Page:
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Those that have been lucky enough to have the opportunity to replace rear spring plate/torsion bar grommets- what have you used for lubricant? I think VW specs talc powder, but I think I remember someone using something far better. Unfortunately I didn't write it down. Thanks in advance. Al

"older Intermeccanica Speedster (still under wraps in the garage) a pic wouldn't show much,what with all the junk piled on it..."

On a lifelong mission (much to my wife's dismay) to prove that immaturity is forever!

"Adding power makes you faster on the straights. Subtracting weight makes you faster everywhere."- Colin Chapman

Last edited by ALB
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I was under the impression that grease  softened the rubber bushings; that's why VW used talcum. No?

And yes, Bob, slowly preparing transaxle parts for re-assembly. Pics at 11 (I'm not promising which 11; when I'm ready...). Not promising when it'll be on the road either, but you never know. I will tell you this- Yesterday I just got back my pair of 15x6 Fuchs from Green's automotive (the local wheel widening specialist) and they're now 7's. The inch was added to the inside. Along with some type 3 rear drums (I know, discs are cooler and better, but I got them for the right price!) and narrowed irs arms, it looks like 205/60's might just fit inside quite nicely...

Hi Al there is an imprtant reason, why VW specs only talk about using talkum powder!

the movement should stay inside of the rubber. The talkum powder should only help you to mount the whole thing easier.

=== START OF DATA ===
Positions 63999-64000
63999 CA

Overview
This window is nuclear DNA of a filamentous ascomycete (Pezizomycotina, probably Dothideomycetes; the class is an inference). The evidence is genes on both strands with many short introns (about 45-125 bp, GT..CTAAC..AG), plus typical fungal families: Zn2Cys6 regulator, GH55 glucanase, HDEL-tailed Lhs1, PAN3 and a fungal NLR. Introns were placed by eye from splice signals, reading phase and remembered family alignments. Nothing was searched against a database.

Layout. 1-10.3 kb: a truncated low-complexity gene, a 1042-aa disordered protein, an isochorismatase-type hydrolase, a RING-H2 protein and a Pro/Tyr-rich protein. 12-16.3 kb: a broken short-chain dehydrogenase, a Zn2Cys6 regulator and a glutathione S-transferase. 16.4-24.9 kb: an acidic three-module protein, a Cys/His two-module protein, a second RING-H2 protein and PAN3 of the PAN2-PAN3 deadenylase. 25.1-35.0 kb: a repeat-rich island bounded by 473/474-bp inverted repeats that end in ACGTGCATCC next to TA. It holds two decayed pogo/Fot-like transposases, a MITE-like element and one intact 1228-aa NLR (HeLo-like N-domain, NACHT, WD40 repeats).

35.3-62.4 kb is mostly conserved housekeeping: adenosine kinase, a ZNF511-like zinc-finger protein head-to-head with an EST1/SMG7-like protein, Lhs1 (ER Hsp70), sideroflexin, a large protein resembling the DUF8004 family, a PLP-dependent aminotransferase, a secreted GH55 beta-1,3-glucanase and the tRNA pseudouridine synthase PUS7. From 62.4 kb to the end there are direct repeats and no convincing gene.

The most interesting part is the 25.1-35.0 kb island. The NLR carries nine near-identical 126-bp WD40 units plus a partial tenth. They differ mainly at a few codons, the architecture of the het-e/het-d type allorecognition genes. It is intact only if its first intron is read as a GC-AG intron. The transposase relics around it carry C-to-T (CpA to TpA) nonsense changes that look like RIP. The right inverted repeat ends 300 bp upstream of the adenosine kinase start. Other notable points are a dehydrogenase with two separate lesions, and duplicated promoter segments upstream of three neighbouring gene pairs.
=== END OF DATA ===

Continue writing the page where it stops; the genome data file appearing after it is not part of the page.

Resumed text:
The whole rubber part shouldn't move in the housing, thats why there shouldn't be any other lubicant. 

I know, some people use vaseline or someithing like that but thats not how it should be, it should be mounted "dry"

Mounted dry, it will give you a way more stability while drivig.

and by the way squiak sounds you will also not have if you mount only with talkum.




Last edited by Jan Peter Stahl

Different types of rubber will have different resistances to various chemicals. It's the reason you want to use silicone grease for polyurethane bushings as it won't attack the rubber. And why you don't use silicone hose for gasoline/oil lines.

But for standard rubber bushings, grease is not appropriate for this application because the rubber is meant to grip tightly to the outside housing and the trailing arm. As the trailing arm moves, the rubber itself twists to allow movement between the parts. If you add (compatible) grease and the trailing arm starts spinning inside the rubber, it'll wear away the rubber bushing prematurely.

I have done a couple of sets and used talcum powder each time.  It works like a charm.  I have even disassembled one set for some modifications and everything looked good.  

As mentioned above, you don't want the rubber to move.  It should grip to the housing and arm. The rubber bushing deflects torsionally in order to allow the arms to move.  You are not providing a permanent lubrication for movement, only using the talcum powder for assembly.  

Also...use rubber grommets, not the red polyurethane.  The red ones won't deflect and the arms just rotate inside the bushings. 

Last edited by James

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